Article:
"@context": "http://www.schema.org", "@type": "LodgingBusiness", "name": "Right Path House", "url": "www.rightpathhouse.com", "image": "Right Path House", "description": "To us, sober living is more then safe and comfortable housing. We provide residents with additional support through a dedicated recovery coach, case manager and in-house workshops. For each person in our sober living house, we find the right local clinical program to build a recovery life that is purpose-driven. Our personalizing a program for each resident is our heartbeat.", "address": { "@type": "PostalAddress", "streetAddress": "23 Elmwood Way", "addressLocality": "Clinton", "addressRegion": "CT Connecticut", "postalCode": "06413" }, "contactPoint": { "@type": "ContactPoint", "telephone": "2033391191", "contactType": "cell phone" } }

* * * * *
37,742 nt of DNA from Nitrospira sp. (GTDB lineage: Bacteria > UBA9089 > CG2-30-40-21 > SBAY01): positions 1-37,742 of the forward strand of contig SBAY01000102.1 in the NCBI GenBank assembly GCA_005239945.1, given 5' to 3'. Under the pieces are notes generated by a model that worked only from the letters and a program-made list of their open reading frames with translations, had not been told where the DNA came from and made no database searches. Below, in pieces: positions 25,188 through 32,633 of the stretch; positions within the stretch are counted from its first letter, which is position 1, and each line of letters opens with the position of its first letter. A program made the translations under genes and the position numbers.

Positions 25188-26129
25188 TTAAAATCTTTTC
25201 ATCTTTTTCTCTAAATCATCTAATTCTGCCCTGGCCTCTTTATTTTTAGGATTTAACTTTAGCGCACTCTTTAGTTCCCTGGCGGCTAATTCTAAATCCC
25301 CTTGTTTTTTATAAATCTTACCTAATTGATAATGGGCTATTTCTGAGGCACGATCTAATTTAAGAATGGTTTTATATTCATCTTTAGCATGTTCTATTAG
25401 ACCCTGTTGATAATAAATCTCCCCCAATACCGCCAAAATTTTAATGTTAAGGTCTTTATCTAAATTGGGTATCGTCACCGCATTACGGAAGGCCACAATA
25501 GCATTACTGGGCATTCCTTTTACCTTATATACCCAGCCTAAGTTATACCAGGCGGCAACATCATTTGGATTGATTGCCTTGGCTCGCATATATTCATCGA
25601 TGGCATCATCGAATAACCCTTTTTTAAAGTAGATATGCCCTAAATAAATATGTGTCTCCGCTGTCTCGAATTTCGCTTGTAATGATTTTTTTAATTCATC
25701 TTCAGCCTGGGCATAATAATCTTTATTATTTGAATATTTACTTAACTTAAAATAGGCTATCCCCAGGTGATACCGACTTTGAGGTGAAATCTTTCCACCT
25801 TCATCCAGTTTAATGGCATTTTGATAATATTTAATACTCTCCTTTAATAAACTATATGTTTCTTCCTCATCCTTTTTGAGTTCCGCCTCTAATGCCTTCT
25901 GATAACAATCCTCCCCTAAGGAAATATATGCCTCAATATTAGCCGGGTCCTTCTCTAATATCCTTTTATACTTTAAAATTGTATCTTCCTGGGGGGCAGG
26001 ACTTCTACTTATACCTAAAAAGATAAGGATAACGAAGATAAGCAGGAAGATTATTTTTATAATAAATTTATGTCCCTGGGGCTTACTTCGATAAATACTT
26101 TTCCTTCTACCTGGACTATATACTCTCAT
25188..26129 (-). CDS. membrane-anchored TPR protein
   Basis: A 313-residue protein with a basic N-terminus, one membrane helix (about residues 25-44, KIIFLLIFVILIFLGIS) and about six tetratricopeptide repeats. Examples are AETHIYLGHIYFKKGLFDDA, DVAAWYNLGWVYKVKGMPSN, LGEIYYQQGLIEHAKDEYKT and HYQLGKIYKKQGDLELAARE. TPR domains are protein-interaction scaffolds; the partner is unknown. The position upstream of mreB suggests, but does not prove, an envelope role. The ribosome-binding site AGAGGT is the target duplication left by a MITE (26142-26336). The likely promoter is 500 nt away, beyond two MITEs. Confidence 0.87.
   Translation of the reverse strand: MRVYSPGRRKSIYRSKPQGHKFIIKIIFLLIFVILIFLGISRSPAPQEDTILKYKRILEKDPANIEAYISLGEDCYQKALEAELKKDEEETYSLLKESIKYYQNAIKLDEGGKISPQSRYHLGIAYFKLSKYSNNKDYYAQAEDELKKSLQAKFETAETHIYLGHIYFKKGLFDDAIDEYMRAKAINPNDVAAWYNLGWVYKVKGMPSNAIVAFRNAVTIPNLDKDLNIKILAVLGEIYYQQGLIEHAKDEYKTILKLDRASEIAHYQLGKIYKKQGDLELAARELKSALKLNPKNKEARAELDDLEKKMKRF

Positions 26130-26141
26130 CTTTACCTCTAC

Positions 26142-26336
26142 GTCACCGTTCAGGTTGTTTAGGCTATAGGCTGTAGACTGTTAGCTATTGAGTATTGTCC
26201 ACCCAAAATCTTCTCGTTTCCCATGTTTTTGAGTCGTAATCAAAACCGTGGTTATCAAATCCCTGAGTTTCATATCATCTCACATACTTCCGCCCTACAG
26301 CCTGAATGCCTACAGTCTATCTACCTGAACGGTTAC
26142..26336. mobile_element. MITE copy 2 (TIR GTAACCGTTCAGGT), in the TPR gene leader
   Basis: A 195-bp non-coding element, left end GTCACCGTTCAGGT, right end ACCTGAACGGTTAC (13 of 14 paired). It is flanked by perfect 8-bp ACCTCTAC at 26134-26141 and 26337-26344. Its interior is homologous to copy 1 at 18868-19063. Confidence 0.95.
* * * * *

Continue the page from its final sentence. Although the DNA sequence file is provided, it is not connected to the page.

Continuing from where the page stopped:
Learned Empathy

When I think back to when I first entered the rooms, I see I had no empathy. I judged everyone at first. I truly was a lost soul.Little by little, I heard words I could relate to. I would idolize who ever was speaking. Still, I wasn't identifying from my heart, listening with my heart, but I was making progress toward listening with just my heart.


I guess my heart was so buried, it took my nearly four years to get through the steps. While I was working on them, I heard more and more of the whole person. I even had empathy here and there - no hostages were taken. Just the unspoken understanding that I knew just for a moment or two that they were coming from the same pain I had known. And I settled in. without words, and very gently, in connecting to them.


Over time I grew more aware of my heart and my feelings. I was even able to share where exactly I was at - on the verge of being the healthiest human I had ever been.

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